Two nights ago, and out of character, he’d left his phone on the bedside table instead of under his pillow. Tilting it under the bathroom light, she traced the smears on the screen to unlock it. She checked his browsing history. His bank balance was at maximum overdraft, cards maxed out. She’d expected that.
One transaction had made her stomach flip. She’d read it several times to be sure she’d read it correctly, then had gone back to bed and slipped his phone under his pillow. The money hadn’t come from the company’s main account which paid his commission, but a client account.
Martyn could argue she’d been stealing from him, but she could counter it was martial income and it was his insistence that she didn’t work. He’d also ensured that their house, his accounts and the car were all in his name only. All she had were the clothes she had with her and the cash she’d secreted. But she wasn’t stealing from a client.
Once he was fast asleep, she eased her phone under her pillow and slipped out of the house. Although her drive was only a couple of hours, she couldn’t risk him waking, finding the car gone and tracking it. Her cash would get her a bus ticket to the anonymity of the nearest city. What then, she had no idea.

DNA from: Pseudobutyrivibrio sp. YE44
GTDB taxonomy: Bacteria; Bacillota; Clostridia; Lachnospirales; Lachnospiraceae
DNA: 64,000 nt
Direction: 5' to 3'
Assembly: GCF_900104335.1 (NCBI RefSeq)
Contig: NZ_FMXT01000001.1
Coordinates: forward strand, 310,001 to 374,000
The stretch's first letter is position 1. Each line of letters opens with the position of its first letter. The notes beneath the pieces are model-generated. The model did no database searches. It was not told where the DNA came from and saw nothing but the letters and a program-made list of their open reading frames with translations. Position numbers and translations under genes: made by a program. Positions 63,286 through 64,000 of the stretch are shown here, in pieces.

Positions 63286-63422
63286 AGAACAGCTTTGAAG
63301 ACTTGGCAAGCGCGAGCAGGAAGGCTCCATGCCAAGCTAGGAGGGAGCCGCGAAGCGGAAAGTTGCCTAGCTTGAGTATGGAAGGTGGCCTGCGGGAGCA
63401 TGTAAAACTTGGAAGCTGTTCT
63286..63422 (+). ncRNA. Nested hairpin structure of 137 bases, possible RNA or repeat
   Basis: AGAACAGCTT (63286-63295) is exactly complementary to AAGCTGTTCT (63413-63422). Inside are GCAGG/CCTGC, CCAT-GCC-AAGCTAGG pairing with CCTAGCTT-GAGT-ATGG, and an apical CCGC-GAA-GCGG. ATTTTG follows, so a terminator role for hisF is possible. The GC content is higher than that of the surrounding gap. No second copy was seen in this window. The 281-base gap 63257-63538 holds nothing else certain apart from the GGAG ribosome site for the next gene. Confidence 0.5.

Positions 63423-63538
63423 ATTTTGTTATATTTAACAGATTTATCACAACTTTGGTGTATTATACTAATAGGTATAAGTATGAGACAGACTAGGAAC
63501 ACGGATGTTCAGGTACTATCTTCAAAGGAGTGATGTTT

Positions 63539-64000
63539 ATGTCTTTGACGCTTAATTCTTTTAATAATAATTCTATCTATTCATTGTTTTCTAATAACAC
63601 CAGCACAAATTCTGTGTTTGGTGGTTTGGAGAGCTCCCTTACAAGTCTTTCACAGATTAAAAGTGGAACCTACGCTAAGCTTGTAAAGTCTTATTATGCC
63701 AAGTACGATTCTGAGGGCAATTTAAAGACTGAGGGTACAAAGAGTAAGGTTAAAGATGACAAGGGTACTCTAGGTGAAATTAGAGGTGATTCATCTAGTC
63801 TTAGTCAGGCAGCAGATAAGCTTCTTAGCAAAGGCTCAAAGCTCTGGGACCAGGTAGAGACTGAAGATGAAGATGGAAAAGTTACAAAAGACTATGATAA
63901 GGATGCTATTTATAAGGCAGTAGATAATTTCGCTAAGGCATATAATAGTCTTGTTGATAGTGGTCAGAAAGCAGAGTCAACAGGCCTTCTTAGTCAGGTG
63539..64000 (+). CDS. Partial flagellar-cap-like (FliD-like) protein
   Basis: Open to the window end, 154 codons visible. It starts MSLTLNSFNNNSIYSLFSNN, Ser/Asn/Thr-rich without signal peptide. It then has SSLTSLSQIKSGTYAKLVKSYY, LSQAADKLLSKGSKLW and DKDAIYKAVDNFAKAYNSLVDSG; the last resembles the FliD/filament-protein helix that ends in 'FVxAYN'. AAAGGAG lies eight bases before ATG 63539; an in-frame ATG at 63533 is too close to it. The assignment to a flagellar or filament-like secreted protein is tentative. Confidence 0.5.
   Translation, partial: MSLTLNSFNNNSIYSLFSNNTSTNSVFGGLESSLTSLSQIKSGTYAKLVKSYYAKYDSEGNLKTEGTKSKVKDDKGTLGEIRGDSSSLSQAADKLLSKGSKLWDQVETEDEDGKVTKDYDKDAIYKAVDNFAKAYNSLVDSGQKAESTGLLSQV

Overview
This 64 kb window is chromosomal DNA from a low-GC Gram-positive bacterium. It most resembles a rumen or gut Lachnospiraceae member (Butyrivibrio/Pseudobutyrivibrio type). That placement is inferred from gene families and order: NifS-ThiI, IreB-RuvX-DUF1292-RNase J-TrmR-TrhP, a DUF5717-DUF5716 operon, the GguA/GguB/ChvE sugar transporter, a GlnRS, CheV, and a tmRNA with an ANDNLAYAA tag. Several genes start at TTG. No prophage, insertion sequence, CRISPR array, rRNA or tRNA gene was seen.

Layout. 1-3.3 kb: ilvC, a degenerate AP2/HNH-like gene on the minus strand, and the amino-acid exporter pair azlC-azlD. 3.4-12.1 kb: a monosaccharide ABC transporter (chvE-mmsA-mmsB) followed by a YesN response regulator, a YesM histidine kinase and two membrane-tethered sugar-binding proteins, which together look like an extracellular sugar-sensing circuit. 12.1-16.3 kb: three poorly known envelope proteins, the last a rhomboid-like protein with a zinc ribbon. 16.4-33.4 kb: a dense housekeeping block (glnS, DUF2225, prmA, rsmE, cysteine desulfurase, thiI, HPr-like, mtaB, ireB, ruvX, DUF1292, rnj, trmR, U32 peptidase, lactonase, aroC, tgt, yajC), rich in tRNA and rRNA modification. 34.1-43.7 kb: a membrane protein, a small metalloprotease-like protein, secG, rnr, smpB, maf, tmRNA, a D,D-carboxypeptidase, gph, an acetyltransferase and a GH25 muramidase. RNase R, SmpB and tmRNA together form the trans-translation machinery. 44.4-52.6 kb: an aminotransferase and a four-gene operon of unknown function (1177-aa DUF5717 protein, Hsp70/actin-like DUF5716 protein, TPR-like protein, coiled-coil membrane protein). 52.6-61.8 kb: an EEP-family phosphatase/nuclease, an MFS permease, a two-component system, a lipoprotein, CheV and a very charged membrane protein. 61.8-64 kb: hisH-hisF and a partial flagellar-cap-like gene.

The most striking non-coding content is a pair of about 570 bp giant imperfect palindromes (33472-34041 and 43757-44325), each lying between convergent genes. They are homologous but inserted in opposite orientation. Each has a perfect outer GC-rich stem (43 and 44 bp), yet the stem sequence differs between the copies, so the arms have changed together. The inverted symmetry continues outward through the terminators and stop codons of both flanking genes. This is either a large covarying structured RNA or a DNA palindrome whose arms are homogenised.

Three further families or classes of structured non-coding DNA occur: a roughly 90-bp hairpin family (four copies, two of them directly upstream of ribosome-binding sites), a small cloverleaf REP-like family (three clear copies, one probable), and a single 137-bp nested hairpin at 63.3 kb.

She turned her back to the beach and brushed paint flakes from her leggings. She walked past the sea front’s arcades and shops selling cheap souvenirs, moving inward towards the town’s main street and a cheap café where she intended to have a round of egg and chips and a cup of hot, sweet tea. No one ever made a sensible plan on an empty stomach.
About the author
Emma Lee’s publications include “The Significance of a Dress” (Arachne, 2020) and "Ghosts in the Desert" (IDP, 2015). She co-edited “Over Land, Over Sea,” (Five Leaves, 2015), was Reviews Editor for The Blue Nib, reviews for magazines and blogs at https://emmalee1.wordpress.com.